His pilgrimage takes him on an extraordinary journey that tests his faith not only in higher powers but also in himself. Long days of a walking alone leave Harold very introspective, examining his life to date and remembering the mistakes he has made. Harold’s sheer kindness affects the many strangers he meets on his pilgrimage, but it’s his absence from his wife Maureen that has the biggest impact.

Left alone, Maureen begins to doubt her life with Harold. She, too, remembers the past and the drama surrounding Queenie’s abrupt exit from Harold’s life and the effects of their son’s tumultuous life on their own marriage. Although Harold began his pilgrimage for Queenie, his walk ends up having a more profound effect on his marriage with Maureen.

Despite passages of overindulgent optimism, Rachel Joyce has crafted an uplifting tale about overcoming grief and regret. As a reader, you’ll be cheering Harold along on his journey. His moments of doubt, when he feels ready to quit the pilgrimage, will have you questioning your own opinions about faith and its power.

Much of the first half of the book drags, but once you get inside the mind of the characters, it becomes a more engaging novel. Although it is easy to foresee the plot twists that Joyce throws out in the end, when the secrets come spilling out, the book is more about the journey than the destination. And Harold’s journey is packed with a powerful message for the sentimentalist in every reader.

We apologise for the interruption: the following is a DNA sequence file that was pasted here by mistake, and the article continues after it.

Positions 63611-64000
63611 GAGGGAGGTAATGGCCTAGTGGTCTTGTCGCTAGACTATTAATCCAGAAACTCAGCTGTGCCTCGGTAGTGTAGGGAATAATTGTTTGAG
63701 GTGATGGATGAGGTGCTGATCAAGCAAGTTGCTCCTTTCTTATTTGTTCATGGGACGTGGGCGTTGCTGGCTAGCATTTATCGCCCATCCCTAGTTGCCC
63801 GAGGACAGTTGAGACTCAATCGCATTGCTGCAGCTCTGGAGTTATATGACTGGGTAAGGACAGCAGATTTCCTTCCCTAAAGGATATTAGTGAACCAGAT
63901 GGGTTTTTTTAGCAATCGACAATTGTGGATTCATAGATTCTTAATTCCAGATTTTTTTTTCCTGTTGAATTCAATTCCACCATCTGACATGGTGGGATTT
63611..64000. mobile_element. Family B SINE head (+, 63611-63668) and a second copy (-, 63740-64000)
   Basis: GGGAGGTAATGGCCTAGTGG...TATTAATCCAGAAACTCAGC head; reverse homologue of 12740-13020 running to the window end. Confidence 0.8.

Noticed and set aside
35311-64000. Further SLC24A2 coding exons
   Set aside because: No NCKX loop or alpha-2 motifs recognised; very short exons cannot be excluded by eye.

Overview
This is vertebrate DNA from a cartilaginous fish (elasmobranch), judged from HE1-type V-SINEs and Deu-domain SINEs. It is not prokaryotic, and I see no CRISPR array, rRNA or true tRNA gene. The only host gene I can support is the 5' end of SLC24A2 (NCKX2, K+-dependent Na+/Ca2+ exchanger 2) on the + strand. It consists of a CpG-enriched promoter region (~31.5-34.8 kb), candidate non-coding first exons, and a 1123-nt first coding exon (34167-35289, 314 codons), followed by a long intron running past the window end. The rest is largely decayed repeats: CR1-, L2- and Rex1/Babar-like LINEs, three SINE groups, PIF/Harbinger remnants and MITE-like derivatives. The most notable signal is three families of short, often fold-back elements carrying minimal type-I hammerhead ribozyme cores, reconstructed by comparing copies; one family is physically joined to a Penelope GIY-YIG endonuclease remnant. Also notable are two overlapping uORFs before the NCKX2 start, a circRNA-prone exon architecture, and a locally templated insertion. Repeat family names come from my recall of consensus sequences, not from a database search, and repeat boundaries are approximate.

Immortal City

Immortal City is the latest book to capitalize on the supernatural teen book series craze. This one is blessedly free of vampires and werewolves and chooses instead to focus on Angels. With the exception of Cassandra Clare’s The Mortal Instruments series, Angels are decidedly lacking representation in the pop culture pulse, giving author Scott Speer plenty of freedom to create his own unique world.

In that respect, he succeeds. Angels have always been intervening in the human world, but in the last 100 years they have become a part of the public consciousness. Instead of a pop culture obsessed with actors and reality TV stars, they are obsessed with Angels. And none of them are hotter than Jackson “Jacks” Godspeed who is about to be the youngest Angel to earn his Guardian title (Guardian Angels are hired by the wealthy to save them in case of accidents).